With stock and bond markets both faltering over the past year, it’s easy to see why more near-retirees have a newfound appreciation for fixed annuities — insurance contracts that guarantee a specified rate of return. A fixed annuity maintains its value regardless of market conditions, and yields on these products have risen in response to the higher interest-rate environment.
When you purchase a fixed annuity, you are shifting the risk for future investment returns to the insurance company. It’s also a way to create a pension-like income stream for retirement, starting right away or when you are older.
A Long Retirement
Probability that a healthy 65-year-old will live to the following ages
Income for Now or Later
An immediate fixed annuity is usually purchased at the beginning of retirement, often with a lump-sum premium. The fixed payments start within 12 months from the date the annuity is purchased and continue for the duration of the contract.
With a deferred fixed annuity, you can make a series of premium payments, and the income is delayed until a future date of your choosing. This type of annuity can be used to save for retirement or to provide income in your later years. The income payments reflect the value of the premiums paid, the annuity’s compounded return, and the length of the payout period (or your life expectancy). Thus, the longer you defer your annuity, the higher the payout can be.
Unlike tax-advantaged workplace plans and IRAs, annuities have no annual contribution limits, so they present an opportunity to save as much as you want on a tax-deferred basis. When annuities are purchased with after-tax dollars, only the earnings portion of withdrawals is taxable as ordinary income. You can also invest in an annuity through a qualified (tax-advantaged) retirement plan. In this case, the qualified annuity is subject to the same tax rules as the qualified plan, so there is no additional tax benefit. For both qualified and nonqualified annuities, early withdrawals prior to age 59½ may be subject to a 10% penalty.
Converting the funds in an annuity to an income stream is called annuitization. A deferred annuity contract will specify the date at which you can annuitize and begin to receive payments as defined in the contract, but generally you are not required to do so at that time. Although a guaranteed income is often a sought-after feature of annuities, many owners choose not to annuitize.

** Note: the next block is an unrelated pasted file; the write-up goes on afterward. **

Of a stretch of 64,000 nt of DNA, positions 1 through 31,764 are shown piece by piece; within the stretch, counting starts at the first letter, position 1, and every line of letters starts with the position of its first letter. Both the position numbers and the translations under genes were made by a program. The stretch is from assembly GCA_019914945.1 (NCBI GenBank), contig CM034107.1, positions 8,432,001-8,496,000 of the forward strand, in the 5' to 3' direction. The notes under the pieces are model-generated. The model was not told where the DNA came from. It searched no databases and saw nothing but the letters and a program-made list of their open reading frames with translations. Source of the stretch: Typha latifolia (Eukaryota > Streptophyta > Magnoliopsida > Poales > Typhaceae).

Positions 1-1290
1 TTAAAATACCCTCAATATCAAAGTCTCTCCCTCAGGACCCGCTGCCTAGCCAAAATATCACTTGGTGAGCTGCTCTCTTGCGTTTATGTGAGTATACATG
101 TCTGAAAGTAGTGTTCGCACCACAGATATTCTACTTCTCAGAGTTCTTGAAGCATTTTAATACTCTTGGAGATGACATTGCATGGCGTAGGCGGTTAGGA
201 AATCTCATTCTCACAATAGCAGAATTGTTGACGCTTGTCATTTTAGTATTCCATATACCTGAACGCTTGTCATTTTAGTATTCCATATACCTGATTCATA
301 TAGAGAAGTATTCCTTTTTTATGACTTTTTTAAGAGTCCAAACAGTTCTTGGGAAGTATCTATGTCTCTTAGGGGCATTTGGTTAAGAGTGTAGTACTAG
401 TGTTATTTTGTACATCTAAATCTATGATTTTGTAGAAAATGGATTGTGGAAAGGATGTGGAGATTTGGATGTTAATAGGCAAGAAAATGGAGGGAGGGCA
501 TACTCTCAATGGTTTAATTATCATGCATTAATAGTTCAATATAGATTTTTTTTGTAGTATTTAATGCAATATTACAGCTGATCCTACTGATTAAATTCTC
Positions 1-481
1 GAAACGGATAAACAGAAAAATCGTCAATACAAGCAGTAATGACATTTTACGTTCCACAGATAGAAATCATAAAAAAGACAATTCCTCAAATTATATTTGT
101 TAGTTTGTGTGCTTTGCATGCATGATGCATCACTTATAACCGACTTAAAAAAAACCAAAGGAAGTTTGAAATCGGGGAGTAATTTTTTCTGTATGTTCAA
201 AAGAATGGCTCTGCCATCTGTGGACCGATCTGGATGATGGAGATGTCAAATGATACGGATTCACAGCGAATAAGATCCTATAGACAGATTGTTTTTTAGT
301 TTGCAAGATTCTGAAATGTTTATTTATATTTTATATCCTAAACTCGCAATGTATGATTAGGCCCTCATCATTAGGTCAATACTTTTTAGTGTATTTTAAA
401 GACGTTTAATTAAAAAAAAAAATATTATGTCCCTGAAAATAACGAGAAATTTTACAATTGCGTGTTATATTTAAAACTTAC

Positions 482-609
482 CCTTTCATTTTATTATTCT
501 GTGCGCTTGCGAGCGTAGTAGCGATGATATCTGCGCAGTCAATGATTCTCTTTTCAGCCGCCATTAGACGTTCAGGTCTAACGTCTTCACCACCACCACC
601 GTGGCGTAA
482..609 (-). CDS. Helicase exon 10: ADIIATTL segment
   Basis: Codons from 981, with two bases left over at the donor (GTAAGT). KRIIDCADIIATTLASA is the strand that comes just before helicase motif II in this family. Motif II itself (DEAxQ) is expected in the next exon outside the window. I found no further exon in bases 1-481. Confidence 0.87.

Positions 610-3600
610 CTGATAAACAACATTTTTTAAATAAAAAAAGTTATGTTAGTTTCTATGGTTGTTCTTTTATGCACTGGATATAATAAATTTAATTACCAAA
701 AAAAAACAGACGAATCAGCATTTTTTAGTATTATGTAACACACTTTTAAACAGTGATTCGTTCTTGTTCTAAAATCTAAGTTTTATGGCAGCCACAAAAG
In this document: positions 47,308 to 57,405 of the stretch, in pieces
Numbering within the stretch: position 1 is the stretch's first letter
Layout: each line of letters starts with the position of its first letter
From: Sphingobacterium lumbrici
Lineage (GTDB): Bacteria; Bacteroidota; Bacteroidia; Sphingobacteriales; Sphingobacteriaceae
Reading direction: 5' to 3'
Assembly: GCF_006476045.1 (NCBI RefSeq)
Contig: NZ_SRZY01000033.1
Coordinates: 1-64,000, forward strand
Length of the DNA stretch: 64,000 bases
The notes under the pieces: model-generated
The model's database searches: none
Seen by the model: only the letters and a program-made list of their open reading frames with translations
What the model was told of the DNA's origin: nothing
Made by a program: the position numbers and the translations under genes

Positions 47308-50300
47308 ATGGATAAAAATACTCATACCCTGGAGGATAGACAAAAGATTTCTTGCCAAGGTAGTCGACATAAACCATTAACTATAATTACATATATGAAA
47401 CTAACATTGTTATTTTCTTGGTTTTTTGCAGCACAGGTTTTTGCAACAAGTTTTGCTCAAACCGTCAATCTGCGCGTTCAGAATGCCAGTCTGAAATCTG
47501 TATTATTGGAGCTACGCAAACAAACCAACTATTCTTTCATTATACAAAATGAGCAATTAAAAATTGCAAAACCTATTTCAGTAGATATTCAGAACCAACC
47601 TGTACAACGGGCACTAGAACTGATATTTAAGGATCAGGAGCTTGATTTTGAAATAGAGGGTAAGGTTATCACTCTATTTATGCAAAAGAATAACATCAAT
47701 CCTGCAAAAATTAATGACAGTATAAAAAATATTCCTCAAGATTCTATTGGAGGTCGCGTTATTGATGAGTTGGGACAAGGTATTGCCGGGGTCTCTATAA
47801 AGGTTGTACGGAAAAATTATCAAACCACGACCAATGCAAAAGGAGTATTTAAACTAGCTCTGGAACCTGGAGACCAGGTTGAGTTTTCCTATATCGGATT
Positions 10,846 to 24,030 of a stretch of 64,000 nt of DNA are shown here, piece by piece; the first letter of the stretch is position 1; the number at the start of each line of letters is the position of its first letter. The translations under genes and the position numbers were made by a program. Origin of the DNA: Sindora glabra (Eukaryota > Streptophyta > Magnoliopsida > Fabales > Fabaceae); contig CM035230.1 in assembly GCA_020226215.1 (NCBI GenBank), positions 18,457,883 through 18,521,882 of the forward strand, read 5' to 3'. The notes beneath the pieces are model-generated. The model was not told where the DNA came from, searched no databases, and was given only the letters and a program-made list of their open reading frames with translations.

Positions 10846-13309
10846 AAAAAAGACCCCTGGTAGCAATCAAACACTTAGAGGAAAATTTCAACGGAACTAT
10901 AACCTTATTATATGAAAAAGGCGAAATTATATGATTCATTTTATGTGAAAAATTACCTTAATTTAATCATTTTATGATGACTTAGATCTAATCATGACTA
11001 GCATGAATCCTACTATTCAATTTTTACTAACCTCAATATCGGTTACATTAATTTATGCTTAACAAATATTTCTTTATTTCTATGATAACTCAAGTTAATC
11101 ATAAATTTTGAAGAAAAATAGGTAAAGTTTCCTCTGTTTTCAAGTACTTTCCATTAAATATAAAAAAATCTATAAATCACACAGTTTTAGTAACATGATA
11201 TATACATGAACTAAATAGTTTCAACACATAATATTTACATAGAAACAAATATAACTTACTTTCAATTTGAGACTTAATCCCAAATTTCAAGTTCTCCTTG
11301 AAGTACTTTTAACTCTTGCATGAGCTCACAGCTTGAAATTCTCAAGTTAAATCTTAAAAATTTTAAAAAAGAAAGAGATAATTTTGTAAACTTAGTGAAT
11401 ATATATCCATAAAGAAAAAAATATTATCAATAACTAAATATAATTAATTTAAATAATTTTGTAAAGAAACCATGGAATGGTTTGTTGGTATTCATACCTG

Before annuitization, you can withdraw some or all of the annuity funds in a lump sum or a series of distributions. However, surrender charges typically apply if you withdraw more than a specified amount before the end of the surrender period. If you die before annuitizing, your heirs would receive the funds accumulated in the annuity. After you annuitize, you no longer control the funds, so you cannot take lump-sum distributions.
Whether you purchase an immediate or deferred fixed annuity, you’ll have options for the income stream you will receive during the annuitization period. A straight, guaranteed lifetime income will provide the highest monthly payments and help protect against the risk of outliving your savings. But payments will typically end when you die, with no funds going to your heirs. A “period certain” provides income for a fixed number of years and will go to your heirs if you die before the end of the period, but you risk running out of income if you live beyond the period. “Life with a period certain” guarantees you a lifetime income along with a period of time in which it can pass to your heirs, but payments are generally lower.
The decision to annuitize — and the option you choose if you decide to do so — will depend on your financial situation, life expectancy, and risk tolerance.
Annuities have contract limitations, fees, and expenses, and they are not appropriate for every investor. Withdrawals reduce annuity benefits and values. Any guarantees are contingent on the financial strength and claims-paying ability of the issuing insurance company. Investors should be aware that when they purchase a fixed annuity, they may sacrifice the opportunity for higher returns that might be available in the financial markets, and that inflation could reduce the future purchasing power of their annuity payouts. Annuities are not guaranteed by the FDIC or any other government agency. They are not deposits of, nor are they guaranteed or endorsed by, any bank or savings association.